How to Troubleshoot DE Pool Filters


A diatomaceous earth (DE) pool filter cleans chlorinated pool water by passing the water through substrate filled with diatomaceous earth. The material filters out physical contaminants effectively. However, some DE pool filters may occasionally malfunction. You can troubleshoot DE filters to resolve these problems and get your filter back to cleaning your swimming pool water.

  • Check that your DE pool filter is powered on and connected to a reliable power source. Sometimes, a tripped circuit or power outage may inadvertently shutoff the filter.

  • Inspect the intakes for the pool filter, found along the edge of the swimming pool. These may have become clogged with large debris, such as leaves or pool toys. Not only does a lack of water through the filter mean the filter cannot do its job, but running a DE filter without water for a prolonged period may damage the internal pump mechanisms.

  • Clean the DE pool filter. This may resolve issues with water backup and poor water quality in the outlet pipes. Turn off the pool filter and release the pressure valve to drain and relieve all internal pressure. Open the top of the pool filter and slide out the internal grid filter, which is typically shaped like a hexagon or tube. Lay the filter on its side and spray it down with a water hose to flush out physical debris and contaminants. If your filter utilizes removable grid panels, slide out each panel and rinse down individually. Do not use chemical cleaners on the filter, as this may damage it.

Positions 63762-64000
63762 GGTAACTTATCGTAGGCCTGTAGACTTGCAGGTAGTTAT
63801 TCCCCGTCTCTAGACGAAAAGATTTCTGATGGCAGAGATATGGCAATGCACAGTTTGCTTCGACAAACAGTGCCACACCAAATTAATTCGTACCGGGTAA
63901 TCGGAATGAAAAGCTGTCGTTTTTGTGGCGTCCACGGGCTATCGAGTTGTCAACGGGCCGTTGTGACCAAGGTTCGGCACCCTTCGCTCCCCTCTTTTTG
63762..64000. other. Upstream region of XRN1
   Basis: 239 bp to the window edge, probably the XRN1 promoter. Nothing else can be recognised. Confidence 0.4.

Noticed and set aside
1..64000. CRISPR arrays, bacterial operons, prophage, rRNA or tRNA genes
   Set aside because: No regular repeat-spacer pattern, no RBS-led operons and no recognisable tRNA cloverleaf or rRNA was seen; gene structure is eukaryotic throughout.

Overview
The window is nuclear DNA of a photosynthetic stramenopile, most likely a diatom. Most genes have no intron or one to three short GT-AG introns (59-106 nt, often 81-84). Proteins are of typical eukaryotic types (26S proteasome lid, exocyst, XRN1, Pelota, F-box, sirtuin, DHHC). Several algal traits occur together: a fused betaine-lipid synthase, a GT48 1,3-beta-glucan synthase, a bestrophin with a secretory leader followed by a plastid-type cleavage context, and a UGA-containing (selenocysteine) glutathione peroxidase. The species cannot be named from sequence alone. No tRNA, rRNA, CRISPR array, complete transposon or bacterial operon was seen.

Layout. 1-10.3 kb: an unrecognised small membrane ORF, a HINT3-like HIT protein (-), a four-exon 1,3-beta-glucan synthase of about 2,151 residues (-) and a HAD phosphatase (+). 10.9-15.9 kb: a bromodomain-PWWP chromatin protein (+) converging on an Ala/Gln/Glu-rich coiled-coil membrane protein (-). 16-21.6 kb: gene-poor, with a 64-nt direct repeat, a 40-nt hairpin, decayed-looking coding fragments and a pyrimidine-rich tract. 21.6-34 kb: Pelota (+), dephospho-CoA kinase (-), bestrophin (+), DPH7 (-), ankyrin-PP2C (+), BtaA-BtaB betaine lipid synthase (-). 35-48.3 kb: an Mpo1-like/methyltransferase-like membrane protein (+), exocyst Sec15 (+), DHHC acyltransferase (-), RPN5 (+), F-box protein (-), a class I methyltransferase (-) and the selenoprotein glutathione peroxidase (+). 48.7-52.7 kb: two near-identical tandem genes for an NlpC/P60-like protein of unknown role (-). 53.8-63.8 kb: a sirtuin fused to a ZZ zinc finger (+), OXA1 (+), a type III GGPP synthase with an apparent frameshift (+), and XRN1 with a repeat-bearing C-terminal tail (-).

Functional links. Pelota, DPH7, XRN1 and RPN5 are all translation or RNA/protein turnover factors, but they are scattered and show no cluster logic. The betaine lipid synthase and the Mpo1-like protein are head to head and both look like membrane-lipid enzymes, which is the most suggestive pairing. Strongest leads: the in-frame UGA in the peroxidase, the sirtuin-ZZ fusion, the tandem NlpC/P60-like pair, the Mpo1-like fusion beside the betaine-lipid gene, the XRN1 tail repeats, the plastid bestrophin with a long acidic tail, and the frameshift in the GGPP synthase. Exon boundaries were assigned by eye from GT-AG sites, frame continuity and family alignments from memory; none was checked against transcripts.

• Check the tubes and pipe joints of the DE pump. Some rubber hoses or rubber sealing rings at the joints may become cracked and start leaking. This is largely due to elemental factors such as sunshine and chlorine. Inspect such rubber parts annually, and replace as needed. Consult your individual DE filter's manufacturer's manual for the appropriate part numbers and sizing.

  • Verify that the air relief strainer, found in the outlet pipes of the filter, is in place and not broken. A broken or missing strainer is the most common cause of finding leaked DE material in the actual swimming pool.

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  • Photo Credit Leo Cinezi
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